is here, the Chilean orchestra is holding the position open for him. It’s a post that demands virtuosity, requiring him to play at least three different types of clarinet. He may have to substitute for the clarinet soloist, which would mean on-the-spot sight reading during a performance. Caceres’ doctoral work examines Venezuelan composer Jorge Montilla’s clarinet adaptations of joropo and Venezuelan Merengue, the waltz-like national dance since 1882. There are many versions of where and how the folk music originated and its European and African influences. (It’s thought that 18th century llaneros (herders) of Venezuela and eastern Colombia adapted joropo from fandango, meaning “party.”) At the U, Caceres leads the group Forward Four Clarinet Quartet, whose name sometimes can be confounding, as in three of their pieces the group includes six musicians. Caceres explains: In concert, the main programs are for four clarinets. Plus, he says, “almost every piece we play lasts four minutes.” Forward Four came together in 2010. Caceres, his wife, Katty Marin, Jairo Velzquez and Samuel Noyce


“A musician who can project emotions, touch your heart, make you cry, he’s Carolina Angulo

doing a good job.”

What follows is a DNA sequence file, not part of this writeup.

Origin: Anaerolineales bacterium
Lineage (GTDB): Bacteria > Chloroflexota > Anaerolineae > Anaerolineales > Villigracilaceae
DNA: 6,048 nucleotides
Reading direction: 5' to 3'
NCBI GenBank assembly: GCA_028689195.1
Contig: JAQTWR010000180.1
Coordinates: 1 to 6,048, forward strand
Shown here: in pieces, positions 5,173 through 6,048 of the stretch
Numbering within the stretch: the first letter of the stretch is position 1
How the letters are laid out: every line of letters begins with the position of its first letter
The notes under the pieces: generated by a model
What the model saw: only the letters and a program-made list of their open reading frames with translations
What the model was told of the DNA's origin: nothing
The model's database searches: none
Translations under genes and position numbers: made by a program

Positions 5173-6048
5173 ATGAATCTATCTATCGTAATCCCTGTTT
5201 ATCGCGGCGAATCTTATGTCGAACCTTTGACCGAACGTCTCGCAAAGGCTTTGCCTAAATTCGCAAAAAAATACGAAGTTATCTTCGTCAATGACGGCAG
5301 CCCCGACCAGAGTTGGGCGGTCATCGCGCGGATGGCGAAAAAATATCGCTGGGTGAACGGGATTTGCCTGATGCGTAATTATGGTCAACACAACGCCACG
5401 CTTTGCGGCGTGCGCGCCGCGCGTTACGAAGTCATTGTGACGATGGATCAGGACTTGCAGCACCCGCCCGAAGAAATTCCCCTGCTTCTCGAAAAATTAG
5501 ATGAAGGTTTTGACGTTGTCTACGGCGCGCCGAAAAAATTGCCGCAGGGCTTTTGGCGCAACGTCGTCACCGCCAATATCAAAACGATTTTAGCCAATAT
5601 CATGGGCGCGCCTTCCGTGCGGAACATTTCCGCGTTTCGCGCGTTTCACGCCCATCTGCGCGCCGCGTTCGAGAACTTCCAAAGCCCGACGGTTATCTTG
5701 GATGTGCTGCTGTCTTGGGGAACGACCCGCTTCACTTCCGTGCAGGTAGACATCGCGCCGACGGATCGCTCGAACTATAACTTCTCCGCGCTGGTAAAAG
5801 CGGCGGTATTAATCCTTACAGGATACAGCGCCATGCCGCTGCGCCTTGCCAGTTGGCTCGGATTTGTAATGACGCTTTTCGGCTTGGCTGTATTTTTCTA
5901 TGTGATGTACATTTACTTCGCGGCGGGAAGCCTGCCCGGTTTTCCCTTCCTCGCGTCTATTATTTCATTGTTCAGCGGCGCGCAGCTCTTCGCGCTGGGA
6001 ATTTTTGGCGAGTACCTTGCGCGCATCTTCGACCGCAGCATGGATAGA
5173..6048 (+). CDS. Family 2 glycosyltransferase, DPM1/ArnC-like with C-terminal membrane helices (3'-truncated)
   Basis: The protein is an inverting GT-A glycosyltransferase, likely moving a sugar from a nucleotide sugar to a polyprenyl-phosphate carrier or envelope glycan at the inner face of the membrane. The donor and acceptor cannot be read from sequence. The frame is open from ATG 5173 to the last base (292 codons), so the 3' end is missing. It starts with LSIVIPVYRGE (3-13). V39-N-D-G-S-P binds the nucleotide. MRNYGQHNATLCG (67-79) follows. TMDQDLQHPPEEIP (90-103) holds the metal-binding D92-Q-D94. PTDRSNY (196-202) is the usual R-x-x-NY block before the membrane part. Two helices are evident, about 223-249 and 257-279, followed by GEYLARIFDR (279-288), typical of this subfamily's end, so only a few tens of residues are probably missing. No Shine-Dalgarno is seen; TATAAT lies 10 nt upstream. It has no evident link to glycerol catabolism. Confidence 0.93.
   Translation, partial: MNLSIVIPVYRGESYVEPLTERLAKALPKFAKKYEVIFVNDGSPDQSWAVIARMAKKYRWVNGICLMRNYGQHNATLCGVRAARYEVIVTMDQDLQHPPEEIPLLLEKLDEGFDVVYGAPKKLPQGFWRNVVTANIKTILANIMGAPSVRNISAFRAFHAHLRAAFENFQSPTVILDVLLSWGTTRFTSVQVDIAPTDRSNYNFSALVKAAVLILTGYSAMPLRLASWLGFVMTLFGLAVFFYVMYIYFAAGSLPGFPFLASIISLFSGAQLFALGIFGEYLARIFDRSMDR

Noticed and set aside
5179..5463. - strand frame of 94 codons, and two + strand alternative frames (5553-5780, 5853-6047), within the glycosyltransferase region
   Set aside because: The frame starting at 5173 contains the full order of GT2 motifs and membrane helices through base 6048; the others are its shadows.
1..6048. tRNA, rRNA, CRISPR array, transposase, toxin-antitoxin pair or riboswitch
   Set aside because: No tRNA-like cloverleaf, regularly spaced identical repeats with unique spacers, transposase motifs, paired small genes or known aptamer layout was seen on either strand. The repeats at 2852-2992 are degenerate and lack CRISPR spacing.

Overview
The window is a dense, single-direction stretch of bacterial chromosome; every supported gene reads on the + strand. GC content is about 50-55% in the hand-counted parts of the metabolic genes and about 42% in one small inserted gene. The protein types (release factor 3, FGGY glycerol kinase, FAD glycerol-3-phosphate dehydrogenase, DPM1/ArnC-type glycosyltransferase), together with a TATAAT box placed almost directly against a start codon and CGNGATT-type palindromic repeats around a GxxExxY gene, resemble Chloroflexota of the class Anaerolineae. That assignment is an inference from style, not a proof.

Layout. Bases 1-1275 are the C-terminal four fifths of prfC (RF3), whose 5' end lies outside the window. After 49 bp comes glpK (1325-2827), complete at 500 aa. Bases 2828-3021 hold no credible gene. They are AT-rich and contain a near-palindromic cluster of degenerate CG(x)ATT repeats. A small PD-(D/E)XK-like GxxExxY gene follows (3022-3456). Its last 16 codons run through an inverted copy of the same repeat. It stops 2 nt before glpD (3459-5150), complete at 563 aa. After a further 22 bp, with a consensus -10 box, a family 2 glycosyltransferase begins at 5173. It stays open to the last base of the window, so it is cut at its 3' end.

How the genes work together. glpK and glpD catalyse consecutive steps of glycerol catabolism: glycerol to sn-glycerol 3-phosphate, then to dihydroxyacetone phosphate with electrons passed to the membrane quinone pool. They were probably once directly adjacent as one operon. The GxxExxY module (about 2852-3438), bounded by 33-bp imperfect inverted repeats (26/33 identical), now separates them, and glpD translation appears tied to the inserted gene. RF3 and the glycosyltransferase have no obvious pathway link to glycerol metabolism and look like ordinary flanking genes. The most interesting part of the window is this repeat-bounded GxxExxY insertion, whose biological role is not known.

are its current members. The group includes graduate and undergraduate students, and accepts the extra members as needed. They play across many genres, including baroque, chamber, contemporary, folk dance, salsa, tango, merengue, Bach, Mozart, blues and jazz. The musicians usually play E-flat soprano, B-flat soprano, and B-flat bass clarinets. At first, the group called itself the Utah Clarinet Quartet. Under that name, they have been invited to many noted festivals, including multiple appearances at International Clarinet Conventions here and abroad. To audition, they must submit live, unedited recordings, and compete with professional musicians. Their invitation to the Texas Tech University Clarinet Festival was unprecedented. “They never had invited a student group,” Caceres says. For their performance at the July 2013 International Clarinet Convention in Assisi, Italy, the Quartet commissioned Igor Iachimciuc, Associate Instructor at the U School of Music, to compose Ca la Breaza, a dance with Romanian folk-dance components that Caceres wanted to be accessible enough for anyone to enjoy it. As a complement,